Memory and Aging

It’s normal for older adults to worry about their memory and thinking abilities. These changes are usually associated with mild forgetfulness – often a normal part of aging – and not a sign of a serious memory problem.

Know the Difference


Some normal signs of aging include:

  • Making a bad decision once in a while
  • Missing a monthly payment
  • Losing track of time
  • Not being able to find the right words
  • Losing things around the house

Serious memory problems make it hard to do everyday things like driving and shopping. Signs may include:

  • Asking the same questions repeatedly
  • Getting lost in familiar places
  • Inability to follow instructions or directions
  • Becoming confused about time, people, and places
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If you or a loved one is experiencing signs of a serious memory problem, talk with a doctor to determine whether the memory and other cognitive problems are normal and to find out what may be causing them.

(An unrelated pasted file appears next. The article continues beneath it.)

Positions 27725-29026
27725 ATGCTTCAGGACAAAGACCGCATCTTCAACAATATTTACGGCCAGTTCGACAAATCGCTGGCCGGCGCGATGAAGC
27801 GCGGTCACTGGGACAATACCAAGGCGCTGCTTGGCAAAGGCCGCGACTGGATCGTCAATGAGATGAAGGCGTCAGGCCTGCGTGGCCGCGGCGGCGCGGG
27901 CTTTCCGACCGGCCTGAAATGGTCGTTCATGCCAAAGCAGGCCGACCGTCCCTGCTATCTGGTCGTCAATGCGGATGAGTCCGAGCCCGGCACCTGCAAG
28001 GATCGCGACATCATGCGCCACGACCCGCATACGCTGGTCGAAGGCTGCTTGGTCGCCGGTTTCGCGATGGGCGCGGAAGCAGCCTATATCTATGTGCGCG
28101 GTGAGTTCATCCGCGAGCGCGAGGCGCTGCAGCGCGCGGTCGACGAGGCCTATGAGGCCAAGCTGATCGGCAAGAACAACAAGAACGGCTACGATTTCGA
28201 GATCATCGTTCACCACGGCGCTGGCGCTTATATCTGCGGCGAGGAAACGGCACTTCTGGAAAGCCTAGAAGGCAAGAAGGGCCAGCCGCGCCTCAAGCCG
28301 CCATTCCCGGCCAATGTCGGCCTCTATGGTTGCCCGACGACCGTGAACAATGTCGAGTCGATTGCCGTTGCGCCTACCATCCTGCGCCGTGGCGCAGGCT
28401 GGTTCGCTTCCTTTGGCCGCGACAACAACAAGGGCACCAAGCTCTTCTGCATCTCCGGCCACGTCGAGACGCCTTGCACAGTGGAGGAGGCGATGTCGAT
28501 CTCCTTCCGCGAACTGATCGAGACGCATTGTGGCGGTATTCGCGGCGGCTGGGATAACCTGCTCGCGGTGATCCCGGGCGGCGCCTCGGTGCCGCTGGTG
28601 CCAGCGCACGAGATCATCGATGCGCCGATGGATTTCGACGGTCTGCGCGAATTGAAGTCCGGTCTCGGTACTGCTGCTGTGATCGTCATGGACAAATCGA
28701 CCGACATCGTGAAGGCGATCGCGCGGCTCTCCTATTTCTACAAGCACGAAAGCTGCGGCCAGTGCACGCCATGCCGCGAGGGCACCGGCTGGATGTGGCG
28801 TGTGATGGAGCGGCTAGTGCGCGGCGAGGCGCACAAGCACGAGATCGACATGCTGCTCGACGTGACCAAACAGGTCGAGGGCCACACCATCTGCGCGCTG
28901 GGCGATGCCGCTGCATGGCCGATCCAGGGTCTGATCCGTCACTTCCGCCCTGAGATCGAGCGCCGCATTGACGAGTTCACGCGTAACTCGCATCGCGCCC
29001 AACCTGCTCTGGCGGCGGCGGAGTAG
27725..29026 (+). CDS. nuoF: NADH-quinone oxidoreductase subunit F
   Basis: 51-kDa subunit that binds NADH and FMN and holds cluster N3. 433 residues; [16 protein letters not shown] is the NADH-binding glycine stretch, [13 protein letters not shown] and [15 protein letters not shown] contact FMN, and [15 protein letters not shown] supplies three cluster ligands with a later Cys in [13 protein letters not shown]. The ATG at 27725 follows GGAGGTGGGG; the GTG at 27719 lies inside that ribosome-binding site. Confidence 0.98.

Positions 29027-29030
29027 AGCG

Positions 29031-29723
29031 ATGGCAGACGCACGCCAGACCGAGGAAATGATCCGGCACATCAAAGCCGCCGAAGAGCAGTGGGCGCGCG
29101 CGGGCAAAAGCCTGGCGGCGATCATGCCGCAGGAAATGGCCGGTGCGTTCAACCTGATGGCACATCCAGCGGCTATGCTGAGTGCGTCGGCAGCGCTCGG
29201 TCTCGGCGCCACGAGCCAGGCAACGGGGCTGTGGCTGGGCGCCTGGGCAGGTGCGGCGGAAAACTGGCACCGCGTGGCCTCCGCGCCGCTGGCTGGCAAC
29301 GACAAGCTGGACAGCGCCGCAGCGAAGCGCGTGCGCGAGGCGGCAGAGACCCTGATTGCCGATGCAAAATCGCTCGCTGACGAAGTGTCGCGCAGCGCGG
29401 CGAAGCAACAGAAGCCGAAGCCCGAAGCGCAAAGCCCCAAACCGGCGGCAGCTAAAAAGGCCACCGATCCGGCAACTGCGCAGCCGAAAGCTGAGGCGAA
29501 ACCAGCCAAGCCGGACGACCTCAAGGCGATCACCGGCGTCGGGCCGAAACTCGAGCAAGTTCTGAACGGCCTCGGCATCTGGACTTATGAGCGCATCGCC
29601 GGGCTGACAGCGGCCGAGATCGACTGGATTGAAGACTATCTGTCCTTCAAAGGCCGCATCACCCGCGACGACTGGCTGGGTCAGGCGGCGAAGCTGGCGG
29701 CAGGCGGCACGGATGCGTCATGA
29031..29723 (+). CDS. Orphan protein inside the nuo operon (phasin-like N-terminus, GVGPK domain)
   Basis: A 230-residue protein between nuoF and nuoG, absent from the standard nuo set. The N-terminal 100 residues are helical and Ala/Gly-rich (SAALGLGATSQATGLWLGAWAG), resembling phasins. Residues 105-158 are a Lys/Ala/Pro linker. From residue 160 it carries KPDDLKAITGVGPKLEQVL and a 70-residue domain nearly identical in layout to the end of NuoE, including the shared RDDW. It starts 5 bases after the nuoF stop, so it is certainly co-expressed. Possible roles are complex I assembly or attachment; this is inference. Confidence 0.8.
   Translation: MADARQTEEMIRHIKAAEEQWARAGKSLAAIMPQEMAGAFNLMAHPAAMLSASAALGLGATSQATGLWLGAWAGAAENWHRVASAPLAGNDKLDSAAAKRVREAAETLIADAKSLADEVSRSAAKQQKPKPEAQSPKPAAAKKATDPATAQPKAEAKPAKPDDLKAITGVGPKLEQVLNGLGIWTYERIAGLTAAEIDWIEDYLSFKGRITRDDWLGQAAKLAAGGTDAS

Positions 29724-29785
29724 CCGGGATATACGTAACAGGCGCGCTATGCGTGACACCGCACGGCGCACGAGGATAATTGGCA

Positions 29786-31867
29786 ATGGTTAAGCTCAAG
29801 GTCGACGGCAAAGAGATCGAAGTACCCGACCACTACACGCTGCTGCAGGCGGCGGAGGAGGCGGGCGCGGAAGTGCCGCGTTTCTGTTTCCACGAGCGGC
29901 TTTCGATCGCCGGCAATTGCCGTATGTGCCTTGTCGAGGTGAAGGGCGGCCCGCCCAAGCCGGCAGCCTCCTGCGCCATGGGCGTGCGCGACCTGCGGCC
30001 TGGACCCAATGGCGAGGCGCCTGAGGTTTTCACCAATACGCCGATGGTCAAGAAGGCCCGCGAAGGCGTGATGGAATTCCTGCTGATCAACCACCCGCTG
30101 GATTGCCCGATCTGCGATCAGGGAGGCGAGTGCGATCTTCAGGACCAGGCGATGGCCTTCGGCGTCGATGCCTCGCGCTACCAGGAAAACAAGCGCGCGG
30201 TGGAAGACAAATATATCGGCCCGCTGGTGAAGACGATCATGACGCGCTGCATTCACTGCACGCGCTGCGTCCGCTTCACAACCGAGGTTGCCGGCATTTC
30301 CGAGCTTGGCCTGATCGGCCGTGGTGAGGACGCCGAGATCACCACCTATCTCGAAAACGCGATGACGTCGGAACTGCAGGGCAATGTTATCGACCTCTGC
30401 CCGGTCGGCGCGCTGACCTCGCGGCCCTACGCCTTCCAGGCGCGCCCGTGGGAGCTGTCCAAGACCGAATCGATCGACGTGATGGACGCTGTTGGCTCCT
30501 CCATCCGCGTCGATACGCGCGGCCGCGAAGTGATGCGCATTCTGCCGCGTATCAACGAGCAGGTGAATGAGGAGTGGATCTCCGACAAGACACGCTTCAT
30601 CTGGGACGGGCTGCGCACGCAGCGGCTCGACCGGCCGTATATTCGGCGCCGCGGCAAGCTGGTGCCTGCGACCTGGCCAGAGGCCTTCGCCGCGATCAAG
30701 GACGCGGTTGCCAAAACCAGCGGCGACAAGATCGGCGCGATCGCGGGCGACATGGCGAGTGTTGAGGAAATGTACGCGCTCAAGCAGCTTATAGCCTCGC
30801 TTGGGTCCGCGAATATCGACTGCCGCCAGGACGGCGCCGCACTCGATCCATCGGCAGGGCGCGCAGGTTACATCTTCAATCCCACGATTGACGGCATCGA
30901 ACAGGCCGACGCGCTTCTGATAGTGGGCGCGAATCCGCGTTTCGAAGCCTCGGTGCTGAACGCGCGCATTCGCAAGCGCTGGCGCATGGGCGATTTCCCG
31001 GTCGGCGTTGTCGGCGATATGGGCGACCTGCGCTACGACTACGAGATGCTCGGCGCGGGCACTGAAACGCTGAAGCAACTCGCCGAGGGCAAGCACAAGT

Your doctor may suggest a thorough checkup to see what might be causing the symptoms. Memory and other thinking problems have many possible causes, including depression, an infection, or medication side effects. Sometimes, the problem can be treated, and cognition — the ability to clearly think, learn, and remember — improves. Other times, the problem is a brain disorder, such as Alzheimer’s disease, which cannot be reversed.

Talking with your doctor to find the cause of the problem is an important first step to determining the best course of action.


Additional Information

Want to Learn More About Normal Aging?

Visit the National Institute on Aging's website to learn more about memory, forgetfulness, and aging.

Go to the National Institute on Aging